As cities continue to grow in population, urban transport systems are increasingly feeling the strain. To improve mobility in cities without increasing air pollution and CO2 emissions, transport systems need to be holistic and integrated. In other words, smarter.
Smart mobility depends on developing compact urban communities with multi-modal transport and pricing options that promote walking, cycling and the use of public transport. It combines Intelligent Transport Systems (ITS) technology - such as cameras, radar and traffic counters, with the use of data from the internet and smartphones. But it can also be as simple as making traffic flow more efficient or promoting transport sharing.
Cities need to take mobility into account when planning and consider growth strategies that organise urban communities around smaller, compact centres where local amenities can largely be reached by walking or cycling. Such an approach requires that land use planning should aim to minimise distances and travel times before transport infrastructure is considered.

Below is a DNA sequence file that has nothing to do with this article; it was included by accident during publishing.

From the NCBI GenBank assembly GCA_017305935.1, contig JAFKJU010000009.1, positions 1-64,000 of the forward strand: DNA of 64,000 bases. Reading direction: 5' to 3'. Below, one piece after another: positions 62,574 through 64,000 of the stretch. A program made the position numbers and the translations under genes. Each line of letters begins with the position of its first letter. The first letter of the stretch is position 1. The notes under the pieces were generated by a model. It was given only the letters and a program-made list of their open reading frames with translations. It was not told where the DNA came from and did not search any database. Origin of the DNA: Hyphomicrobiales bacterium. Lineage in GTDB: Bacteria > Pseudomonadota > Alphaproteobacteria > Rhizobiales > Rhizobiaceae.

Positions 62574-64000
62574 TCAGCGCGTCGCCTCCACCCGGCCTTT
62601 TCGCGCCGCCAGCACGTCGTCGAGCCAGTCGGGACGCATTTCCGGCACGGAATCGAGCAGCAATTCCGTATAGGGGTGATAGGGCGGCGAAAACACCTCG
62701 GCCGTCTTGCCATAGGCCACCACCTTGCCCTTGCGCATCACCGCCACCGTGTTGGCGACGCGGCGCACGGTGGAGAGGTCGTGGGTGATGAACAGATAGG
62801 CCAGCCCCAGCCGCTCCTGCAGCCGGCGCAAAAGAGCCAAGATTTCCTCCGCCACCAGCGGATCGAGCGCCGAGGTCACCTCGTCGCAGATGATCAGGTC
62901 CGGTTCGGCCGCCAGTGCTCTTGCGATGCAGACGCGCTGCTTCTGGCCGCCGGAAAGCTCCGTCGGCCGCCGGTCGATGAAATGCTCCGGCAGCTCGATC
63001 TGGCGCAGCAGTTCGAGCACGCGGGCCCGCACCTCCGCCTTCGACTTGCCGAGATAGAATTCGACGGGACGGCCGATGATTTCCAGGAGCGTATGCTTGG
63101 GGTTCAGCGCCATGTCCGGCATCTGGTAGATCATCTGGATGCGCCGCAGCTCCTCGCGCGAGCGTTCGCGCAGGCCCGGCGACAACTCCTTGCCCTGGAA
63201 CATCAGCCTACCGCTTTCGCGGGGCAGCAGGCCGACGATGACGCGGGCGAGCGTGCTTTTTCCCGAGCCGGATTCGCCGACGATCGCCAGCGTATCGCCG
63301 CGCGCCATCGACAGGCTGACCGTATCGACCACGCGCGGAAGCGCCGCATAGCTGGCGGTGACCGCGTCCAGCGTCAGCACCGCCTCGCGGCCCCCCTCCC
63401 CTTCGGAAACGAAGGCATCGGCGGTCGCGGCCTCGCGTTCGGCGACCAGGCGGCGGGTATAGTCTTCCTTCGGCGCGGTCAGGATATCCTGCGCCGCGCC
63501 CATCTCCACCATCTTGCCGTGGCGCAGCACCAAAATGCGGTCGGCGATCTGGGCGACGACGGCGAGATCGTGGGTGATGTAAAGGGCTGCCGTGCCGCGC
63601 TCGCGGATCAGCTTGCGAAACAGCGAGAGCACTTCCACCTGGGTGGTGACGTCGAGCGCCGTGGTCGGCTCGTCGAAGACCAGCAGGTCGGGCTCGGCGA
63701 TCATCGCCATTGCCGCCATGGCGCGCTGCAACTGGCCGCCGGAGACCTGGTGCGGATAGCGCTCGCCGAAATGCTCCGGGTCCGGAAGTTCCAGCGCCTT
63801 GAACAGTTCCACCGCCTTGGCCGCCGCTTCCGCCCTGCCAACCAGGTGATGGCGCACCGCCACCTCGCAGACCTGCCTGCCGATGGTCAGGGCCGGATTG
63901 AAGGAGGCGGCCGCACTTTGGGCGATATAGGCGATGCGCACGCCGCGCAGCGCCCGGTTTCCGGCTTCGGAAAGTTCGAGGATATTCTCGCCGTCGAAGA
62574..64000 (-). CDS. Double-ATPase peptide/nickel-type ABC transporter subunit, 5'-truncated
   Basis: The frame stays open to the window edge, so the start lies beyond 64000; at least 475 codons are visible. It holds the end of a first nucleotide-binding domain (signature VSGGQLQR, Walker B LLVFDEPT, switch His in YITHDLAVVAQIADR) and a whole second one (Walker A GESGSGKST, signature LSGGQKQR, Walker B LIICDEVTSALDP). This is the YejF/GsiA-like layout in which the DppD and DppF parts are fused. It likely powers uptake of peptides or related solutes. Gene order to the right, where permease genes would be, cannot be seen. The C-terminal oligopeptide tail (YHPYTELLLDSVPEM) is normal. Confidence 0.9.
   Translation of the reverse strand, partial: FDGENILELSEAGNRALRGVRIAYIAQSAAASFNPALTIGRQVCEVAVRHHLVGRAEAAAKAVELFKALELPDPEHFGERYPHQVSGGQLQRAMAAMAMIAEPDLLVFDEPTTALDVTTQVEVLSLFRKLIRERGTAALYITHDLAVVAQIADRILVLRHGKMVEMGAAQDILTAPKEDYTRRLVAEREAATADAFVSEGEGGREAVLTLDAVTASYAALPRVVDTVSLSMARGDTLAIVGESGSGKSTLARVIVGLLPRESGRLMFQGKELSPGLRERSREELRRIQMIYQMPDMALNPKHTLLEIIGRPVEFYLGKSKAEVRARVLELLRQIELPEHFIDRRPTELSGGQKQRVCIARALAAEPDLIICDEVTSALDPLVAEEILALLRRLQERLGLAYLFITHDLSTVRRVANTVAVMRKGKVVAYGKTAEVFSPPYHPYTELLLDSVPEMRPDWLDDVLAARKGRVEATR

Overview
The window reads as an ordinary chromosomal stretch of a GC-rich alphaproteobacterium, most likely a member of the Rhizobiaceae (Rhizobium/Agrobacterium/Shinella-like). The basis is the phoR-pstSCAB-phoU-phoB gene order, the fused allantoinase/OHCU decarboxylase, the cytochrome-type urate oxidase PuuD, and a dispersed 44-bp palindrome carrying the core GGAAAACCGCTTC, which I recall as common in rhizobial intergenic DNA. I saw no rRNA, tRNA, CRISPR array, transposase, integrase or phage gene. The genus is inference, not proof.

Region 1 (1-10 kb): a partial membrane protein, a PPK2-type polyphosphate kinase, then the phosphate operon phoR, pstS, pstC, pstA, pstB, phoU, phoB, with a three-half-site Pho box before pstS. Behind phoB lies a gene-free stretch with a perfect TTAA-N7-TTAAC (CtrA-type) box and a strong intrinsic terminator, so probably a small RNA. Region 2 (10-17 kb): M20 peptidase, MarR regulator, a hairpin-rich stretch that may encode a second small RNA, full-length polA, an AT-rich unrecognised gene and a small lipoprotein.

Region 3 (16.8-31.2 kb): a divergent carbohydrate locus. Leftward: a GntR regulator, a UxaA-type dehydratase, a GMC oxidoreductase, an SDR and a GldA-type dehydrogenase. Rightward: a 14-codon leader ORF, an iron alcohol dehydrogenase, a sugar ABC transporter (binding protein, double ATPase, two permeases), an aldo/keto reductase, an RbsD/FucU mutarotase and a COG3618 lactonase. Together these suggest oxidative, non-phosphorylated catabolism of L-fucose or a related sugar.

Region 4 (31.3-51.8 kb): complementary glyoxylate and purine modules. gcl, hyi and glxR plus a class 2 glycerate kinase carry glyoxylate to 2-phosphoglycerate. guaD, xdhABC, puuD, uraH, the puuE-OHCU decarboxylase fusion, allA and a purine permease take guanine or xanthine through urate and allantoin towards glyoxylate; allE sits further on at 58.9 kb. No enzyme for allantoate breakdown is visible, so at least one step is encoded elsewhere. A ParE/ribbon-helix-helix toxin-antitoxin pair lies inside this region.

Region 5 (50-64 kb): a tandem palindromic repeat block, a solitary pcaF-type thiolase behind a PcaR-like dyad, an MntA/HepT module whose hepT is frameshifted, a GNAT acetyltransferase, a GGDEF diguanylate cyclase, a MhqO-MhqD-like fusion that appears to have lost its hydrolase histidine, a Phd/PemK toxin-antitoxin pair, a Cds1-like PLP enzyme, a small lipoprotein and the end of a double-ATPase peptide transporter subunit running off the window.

And by prioritising walking, cycling and public transport over car usage allows residents to choose the most convenient travel option with the highest sustainability benefits and the lowest cost to taxpayers.